And because the books are two parts of a series, they do need to be read in sequence. While you could read “Blood Moon” by itself, you’d miss out on a lot of character development, and while “Huntress Moon” doesn’t end on a cliffhanger, you’d miss out on an important part of the story if you didn’t read the sequel.
The story focuses on two characters. The first is FBI Special Agent Matthew Roarke, involved in the bust of a major crime organization in San Francisco when one of his undercover operatives was murdered in front of him. The second is a young woman who was present at the death of the operative and in a years-long series of “accidents” and murders.
There is mystery around the woman, and it’s that mystery that drives both books. Who is she? How is she tied in to the series of events she’s been present at, and is she an ally to Rourke … or an enemy? Although we, as readers, know there’s something odd about her, finding out who she is a satisfying and intriguing plot line.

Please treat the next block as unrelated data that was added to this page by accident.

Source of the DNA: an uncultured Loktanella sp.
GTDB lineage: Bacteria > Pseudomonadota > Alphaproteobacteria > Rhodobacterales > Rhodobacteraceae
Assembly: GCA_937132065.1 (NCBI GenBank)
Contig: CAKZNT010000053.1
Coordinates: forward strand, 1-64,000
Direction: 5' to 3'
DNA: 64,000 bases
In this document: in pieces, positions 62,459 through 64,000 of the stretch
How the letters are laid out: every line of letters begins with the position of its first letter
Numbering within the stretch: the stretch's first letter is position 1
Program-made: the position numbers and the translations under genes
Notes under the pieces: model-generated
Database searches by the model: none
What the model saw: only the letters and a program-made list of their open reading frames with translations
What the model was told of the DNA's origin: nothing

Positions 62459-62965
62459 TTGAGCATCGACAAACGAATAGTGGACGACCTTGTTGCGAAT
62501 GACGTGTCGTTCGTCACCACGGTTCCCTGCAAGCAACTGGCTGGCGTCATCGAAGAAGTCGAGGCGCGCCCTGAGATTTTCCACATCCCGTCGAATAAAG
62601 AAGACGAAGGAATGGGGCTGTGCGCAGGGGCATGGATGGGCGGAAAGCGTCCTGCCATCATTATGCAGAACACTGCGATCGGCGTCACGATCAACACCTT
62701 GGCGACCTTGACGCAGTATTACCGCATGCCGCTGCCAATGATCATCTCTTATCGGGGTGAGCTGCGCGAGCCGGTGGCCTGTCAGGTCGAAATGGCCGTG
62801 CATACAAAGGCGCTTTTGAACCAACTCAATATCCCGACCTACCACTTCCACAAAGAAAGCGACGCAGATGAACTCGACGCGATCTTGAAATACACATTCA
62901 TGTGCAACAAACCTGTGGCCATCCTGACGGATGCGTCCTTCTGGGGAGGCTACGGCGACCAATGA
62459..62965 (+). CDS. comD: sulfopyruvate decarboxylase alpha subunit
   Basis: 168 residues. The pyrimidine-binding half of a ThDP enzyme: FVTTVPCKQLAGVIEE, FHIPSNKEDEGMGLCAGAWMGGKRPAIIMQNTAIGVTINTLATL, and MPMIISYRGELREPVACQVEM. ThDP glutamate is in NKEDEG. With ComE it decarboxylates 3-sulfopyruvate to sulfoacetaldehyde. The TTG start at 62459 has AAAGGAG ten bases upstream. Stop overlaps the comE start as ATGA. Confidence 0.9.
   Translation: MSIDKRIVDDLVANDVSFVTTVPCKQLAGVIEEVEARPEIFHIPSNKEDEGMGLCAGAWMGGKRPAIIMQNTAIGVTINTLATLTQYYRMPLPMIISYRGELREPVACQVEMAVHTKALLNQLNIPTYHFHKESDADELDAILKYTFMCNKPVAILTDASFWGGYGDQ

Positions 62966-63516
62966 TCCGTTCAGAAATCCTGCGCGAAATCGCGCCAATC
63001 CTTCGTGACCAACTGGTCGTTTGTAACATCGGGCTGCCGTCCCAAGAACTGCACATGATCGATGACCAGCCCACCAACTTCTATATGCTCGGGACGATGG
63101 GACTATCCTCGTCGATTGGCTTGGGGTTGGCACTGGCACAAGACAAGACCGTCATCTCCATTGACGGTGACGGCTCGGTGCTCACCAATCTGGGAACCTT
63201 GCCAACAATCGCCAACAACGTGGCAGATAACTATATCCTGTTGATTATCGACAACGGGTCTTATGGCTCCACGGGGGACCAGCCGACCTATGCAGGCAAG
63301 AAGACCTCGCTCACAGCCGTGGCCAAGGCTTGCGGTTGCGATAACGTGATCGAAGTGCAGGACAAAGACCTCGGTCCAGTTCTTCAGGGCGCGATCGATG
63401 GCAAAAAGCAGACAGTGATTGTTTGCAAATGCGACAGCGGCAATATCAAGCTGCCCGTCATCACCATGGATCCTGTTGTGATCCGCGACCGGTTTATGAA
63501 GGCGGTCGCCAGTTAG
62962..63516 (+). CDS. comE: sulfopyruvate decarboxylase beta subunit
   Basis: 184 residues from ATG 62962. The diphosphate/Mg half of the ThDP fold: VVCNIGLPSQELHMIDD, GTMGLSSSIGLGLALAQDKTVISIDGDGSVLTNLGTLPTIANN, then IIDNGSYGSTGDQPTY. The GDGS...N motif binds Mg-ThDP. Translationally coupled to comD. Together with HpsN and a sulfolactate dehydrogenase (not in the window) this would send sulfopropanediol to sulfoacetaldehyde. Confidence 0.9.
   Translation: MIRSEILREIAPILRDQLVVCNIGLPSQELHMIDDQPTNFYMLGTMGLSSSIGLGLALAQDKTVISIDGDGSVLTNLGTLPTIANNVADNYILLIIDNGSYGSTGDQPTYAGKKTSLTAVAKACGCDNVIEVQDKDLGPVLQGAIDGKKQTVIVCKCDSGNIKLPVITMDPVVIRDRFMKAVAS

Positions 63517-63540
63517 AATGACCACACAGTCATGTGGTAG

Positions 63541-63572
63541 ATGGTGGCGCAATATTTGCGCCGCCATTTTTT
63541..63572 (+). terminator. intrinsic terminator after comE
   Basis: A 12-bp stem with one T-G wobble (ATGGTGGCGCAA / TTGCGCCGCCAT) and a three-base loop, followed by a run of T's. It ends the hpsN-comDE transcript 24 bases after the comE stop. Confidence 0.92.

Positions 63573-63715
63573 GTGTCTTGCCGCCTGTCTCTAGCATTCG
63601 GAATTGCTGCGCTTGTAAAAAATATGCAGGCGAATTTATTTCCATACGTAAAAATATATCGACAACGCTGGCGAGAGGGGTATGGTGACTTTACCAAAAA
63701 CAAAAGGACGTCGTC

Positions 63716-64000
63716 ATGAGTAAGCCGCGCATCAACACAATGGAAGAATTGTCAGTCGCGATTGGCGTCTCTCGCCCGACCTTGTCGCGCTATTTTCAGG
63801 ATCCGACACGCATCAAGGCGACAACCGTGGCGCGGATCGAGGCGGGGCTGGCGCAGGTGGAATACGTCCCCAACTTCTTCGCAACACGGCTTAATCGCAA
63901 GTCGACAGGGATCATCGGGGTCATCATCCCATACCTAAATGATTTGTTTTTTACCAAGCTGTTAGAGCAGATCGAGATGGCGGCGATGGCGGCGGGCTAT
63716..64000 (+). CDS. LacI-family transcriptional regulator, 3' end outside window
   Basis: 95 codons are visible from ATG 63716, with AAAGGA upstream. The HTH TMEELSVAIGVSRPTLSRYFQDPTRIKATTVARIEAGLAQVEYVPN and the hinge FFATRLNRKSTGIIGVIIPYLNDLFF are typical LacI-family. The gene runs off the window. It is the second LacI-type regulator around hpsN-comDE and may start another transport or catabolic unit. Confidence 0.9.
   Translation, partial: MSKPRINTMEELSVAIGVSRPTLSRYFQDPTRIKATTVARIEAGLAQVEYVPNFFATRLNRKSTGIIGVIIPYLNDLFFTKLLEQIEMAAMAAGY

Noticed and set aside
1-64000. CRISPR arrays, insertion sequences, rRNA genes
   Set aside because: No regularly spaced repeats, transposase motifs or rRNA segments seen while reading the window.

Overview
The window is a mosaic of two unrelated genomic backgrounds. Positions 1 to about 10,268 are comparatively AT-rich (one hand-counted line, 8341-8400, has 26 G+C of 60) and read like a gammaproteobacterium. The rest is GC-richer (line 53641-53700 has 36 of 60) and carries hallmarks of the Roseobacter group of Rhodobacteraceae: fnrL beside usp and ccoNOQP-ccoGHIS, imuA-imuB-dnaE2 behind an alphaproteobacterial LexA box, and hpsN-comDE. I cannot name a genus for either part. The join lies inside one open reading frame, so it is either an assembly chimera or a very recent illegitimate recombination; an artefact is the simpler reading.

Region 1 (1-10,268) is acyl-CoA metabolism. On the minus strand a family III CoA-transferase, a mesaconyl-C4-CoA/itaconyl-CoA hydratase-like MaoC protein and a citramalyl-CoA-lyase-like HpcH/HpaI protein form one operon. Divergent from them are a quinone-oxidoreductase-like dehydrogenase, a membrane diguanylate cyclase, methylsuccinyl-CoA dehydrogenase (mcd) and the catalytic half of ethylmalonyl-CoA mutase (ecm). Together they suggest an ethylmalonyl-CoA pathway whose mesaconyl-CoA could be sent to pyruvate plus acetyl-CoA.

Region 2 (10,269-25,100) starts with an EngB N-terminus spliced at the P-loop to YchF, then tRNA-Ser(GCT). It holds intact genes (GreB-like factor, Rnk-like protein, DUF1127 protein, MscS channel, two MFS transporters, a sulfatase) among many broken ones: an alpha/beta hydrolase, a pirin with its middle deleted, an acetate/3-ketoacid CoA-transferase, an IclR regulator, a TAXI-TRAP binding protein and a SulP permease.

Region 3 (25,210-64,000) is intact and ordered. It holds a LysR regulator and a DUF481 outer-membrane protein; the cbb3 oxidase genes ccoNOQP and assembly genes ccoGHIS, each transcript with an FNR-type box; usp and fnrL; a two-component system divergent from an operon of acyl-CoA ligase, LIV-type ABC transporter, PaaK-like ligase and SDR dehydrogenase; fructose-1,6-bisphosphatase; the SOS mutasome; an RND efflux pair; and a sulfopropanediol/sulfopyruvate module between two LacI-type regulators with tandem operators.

Characterization was strong, and both books move along at a good clip. Sokoloff is a good writer, and don’t be fooled by the fact that these are self-published. She’s been traditionally published and won numerous awards. She’s also written screenplays, and that shows in the writing of these books. They’d make good movies.
Solokoff uses a technique I generally don’t like, but it works well in these books. All the scenes from Roarke’s point of view are in past tense, while the woman’s are in present. I’m not a fan of present tense, and switching between tenses is usually a reason for me to put a book down unread, but I stuck with it here, and it worked. There’s something fey about the woman, and writing her in present tense makes that stronger.
“Huntress Moon” was the better of the two, although they are both worth reading. I found more typos/formatting errors in “Blood Moon,” although they didn’t greatly impact the reading of the book. There was less mystery in “Blood Moon” because we knew more about the woman, but I still enjoyed it.
Both books are in the Kindle Select Program, so they’re only available on Amazon. But since they’re DRM-free, it’s easy enough to convert them to another format. (I read both as EPUBs in Marvin.)
TeleRead Rating for Huntress Moon:
TeleRead Rating for Blood Moon: